OWASP top ten of web application security risks released
The Open Web Application Security Project (OWASP) has published its top ten of most critical web application security risks. Updating its list from 2010, the organisation notes that threats from both cross-site scripting (XSS) and cross-site request forgery (CSRF) attacks went down in importance and problems with broken authentication and session management procedures moved up into the second spot. Meanwhile, code injections have retained their place at the top of the list.
OWASP top ten of web application security risks
- Injection (1)
- Broken Authentication and Session Management (3)
- Cross-Site Scripting (XSS) (2)
- Insecure Direct Object References (4)
- Security Misconfiguration (6)
- Sensitive Data Exposure (7/9)
- Missing Function Level Access Control (8)
- Cross-Site Request Forgery (CSRF) (5)
- Using Known Vulnerable Components (-)
- Unvalidated Redirects and Forwards (10)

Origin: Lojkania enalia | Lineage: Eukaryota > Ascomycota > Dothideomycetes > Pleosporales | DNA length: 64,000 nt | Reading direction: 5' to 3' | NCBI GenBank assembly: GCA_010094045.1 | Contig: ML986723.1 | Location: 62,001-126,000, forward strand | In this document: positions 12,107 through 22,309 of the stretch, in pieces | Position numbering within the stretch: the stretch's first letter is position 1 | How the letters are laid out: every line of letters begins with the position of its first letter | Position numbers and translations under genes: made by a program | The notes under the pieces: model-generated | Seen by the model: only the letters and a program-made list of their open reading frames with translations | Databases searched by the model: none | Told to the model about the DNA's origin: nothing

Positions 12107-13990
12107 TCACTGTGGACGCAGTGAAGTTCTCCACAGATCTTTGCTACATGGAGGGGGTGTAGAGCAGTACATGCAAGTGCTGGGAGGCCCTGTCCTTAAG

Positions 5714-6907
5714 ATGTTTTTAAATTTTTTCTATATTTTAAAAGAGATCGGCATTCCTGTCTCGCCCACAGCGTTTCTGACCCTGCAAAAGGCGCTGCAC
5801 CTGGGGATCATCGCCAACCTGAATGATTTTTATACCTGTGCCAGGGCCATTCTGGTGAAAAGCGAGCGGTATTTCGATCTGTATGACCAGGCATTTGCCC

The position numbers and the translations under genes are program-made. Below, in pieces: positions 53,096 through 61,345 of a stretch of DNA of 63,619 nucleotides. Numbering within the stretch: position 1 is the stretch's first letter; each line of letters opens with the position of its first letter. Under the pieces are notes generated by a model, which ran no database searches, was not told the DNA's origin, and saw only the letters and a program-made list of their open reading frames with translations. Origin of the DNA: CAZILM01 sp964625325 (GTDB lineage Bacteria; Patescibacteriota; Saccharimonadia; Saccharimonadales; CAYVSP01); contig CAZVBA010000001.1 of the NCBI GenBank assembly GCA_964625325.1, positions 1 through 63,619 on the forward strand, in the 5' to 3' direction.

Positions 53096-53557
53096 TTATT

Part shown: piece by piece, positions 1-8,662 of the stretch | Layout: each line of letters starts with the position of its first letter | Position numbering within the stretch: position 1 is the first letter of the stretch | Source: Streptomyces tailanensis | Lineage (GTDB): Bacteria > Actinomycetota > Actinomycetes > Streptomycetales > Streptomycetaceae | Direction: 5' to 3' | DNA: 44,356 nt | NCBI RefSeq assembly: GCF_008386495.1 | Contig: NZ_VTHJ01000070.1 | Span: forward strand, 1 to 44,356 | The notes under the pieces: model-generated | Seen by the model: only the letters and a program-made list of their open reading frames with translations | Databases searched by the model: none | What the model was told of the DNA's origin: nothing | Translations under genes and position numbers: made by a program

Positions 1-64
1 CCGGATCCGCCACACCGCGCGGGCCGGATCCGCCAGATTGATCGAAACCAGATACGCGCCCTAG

Position in the 2010 report shown in brackets.
The OWASP Top Ten report was published for the first time ten years ago and is a respected resource among web developers and security experts. The report is published every three years and its focus has recently shifted more towards general security risks instead of potential vulnerabilities. The newest report was compiled based on over 500,000 vulnerabilities in several thousand applications from hundreds of companies.
OWASP merged the entries for insecure cryptographic storage and insufficient transport layer protection into a new category called "sensitive data exposure" that deals with security problems arising from data leaks in general. Similarly, the 2010 entry for "failure to restrict URL access" was broadened into a more general entry for problems with function-level access control because there are many ways, not just via URLs, to access the functionality of a modern web application.
A completely new category was introduced for administrators who use known vulnerable components such as libraries, frameworks and modules. In the report from three years ago, this was included within the "security misconfiguration" category, but OWASP says that this sort of problem has become important enough to warrant its own entry on the list.